Male. Note: black mask and bright yellow throat.
  • Male
  • Male
  • Male. Note: black mask and bright yellow throat.
  • Female. Note: pale yellow throat and brownish malar.

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Common Yellowthroat

Geothlypis trichas
Members of this diverse group make up more than half of the bird species worldwide. Most are small. However their brains are relatively large and their learning abilities are greater than those of most other birds. Passerine birds are divided into two suborders, the suboscines and the oscines. Oscines are capable of more complex song, and are considered the true songbirds. In Washington, the tyrant flycatchers are the only suboscines; the remaining 27 families are oscines.
This large group of small, brightly colored songbirds is a favorite of many birdwatchers. Wood-warblers, usually called “warblers” for short by Americans, are strictly a New World family. Most of the North American members of this group are migratory, returning in the winter to the tropics where the family originated. Warblers that nest in the understory tend to have pink legs and feet, while those that inhabit the treetops usually have black legs and feet. North American males are typically brightly colored, many with patches of yellow. Most North American warblers do not molt into a drab fall/winter plumage; the challenge posed to those trying to identify warblers in the fall results from looking at mostly juvenile birds. Their songs are generally dry, unmusical, often complex whistles (“warbles”). Warblers that live high in the treetops generally have higher-pitched songs than those that live in the understory. Warblers eat insects gleaned from foliage or captured in the air. Many supplement their insect diet with some seeds and fruit, primarily in fall and winter, and some also eat nectar. Most are monogamous. The female usually builds the nest and incubates four to five eggs for up to two weeks. Both members of the pair feed the young.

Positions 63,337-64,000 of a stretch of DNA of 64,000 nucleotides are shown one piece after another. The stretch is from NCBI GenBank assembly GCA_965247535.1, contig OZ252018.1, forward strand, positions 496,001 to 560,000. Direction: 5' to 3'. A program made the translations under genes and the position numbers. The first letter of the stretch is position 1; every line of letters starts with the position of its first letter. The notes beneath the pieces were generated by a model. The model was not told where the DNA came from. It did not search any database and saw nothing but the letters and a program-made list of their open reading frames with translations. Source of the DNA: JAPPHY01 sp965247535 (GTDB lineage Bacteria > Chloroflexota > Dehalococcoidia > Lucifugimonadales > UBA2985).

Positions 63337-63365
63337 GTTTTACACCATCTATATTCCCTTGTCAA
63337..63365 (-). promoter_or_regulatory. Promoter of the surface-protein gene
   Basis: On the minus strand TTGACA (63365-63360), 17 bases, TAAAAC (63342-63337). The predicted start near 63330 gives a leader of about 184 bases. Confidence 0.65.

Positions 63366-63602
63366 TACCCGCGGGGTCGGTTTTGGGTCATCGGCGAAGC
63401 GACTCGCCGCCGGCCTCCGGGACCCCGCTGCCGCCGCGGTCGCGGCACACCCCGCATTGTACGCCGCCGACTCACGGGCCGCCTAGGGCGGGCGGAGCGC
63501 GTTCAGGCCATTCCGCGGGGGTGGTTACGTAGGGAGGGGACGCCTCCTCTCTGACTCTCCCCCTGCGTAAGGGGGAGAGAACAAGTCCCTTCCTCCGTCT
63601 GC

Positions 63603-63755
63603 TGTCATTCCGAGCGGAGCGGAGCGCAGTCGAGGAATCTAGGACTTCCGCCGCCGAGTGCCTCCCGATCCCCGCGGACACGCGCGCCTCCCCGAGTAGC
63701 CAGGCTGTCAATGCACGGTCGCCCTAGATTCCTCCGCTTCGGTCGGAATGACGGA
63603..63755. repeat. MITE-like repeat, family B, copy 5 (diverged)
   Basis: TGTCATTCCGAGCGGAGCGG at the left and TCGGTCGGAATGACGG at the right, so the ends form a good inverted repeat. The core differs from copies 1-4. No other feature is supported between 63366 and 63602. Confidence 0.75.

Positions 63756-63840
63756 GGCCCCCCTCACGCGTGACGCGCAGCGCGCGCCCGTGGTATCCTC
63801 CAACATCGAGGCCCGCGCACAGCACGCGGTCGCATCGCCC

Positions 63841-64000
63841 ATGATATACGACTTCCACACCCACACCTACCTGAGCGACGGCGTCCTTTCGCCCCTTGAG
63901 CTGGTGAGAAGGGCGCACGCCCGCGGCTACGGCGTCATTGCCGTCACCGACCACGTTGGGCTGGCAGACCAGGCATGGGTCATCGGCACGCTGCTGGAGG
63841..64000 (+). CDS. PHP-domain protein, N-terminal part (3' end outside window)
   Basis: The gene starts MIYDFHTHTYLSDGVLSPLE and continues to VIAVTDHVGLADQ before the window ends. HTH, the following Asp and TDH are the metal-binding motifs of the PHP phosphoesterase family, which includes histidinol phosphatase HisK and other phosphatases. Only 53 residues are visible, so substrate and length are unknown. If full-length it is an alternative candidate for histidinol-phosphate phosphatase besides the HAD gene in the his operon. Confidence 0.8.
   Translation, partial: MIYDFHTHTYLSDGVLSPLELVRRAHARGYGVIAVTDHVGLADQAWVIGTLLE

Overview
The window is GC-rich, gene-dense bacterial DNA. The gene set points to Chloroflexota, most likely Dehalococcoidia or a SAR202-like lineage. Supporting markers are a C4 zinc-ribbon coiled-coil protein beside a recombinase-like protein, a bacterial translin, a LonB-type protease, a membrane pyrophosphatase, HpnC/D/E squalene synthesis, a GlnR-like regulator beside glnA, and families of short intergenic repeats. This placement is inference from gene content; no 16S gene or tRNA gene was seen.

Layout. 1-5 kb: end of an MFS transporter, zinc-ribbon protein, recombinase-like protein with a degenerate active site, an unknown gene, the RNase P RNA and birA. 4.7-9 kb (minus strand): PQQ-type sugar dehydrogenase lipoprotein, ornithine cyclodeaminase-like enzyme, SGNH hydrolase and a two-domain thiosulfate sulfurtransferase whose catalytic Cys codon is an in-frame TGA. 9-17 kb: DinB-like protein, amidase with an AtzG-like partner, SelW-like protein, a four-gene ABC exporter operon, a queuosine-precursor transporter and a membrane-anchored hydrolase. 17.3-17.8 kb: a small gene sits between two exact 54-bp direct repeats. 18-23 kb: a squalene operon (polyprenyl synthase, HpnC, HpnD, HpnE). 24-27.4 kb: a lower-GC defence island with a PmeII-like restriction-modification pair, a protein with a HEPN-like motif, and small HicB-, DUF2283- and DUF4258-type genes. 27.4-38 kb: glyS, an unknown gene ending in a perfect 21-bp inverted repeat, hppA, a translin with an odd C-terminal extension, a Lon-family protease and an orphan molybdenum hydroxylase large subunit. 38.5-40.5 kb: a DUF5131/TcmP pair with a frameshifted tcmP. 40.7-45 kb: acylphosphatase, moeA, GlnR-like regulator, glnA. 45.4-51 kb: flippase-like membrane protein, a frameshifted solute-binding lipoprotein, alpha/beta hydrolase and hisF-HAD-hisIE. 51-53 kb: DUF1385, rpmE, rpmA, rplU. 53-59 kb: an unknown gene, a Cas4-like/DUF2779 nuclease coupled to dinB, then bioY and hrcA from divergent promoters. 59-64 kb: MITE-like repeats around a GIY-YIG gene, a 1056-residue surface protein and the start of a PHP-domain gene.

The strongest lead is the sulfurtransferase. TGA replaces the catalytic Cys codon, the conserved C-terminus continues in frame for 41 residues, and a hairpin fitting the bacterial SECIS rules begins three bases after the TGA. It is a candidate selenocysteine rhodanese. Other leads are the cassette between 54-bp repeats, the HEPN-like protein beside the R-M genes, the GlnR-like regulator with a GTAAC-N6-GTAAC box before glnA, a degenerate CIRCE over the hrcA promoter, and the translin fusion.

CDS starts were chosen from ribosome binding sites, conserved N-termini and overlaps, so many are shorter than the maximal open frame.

Common summer resident, mostly west.

    General Description

    The Common Yellowthroat male has a distinctive black mask with a white border at the top and a bright yellow throat that extends into its breast. It is yellow below to the undertail coverts, with a solid olive back. The female lacks the facial markings and is buff below, but has the same yellow throat and undertail coverts as the male. The juvenile looks like the female, but without the yellow throat, although the juvenile male shows a faint blackish mask.


    Throughout much of North America, Common Yellowthroats are typical inhabitants of cattail marshes and other wetlands with dense, low growth. In western Washington, they are not as closely tied to cattail marshes as in other parts of their range; in eastern Washington, they are almost always in cattails. They are most common in wet, shrubby, lowland thickets, often frequenting introduced plants such as Scots broom and reed canary grass.


    Like many birds that inhabit dense undergrowth, Common Yellowthroats sometimes cock their tails up. They forage low, mostly gleaning prey from the foliage, but sometimes flying out to catch aerial prey, or forage on the ground. During the breeding season, males often perch on a tall stalk to sing, and flick their wings and tails to attract females.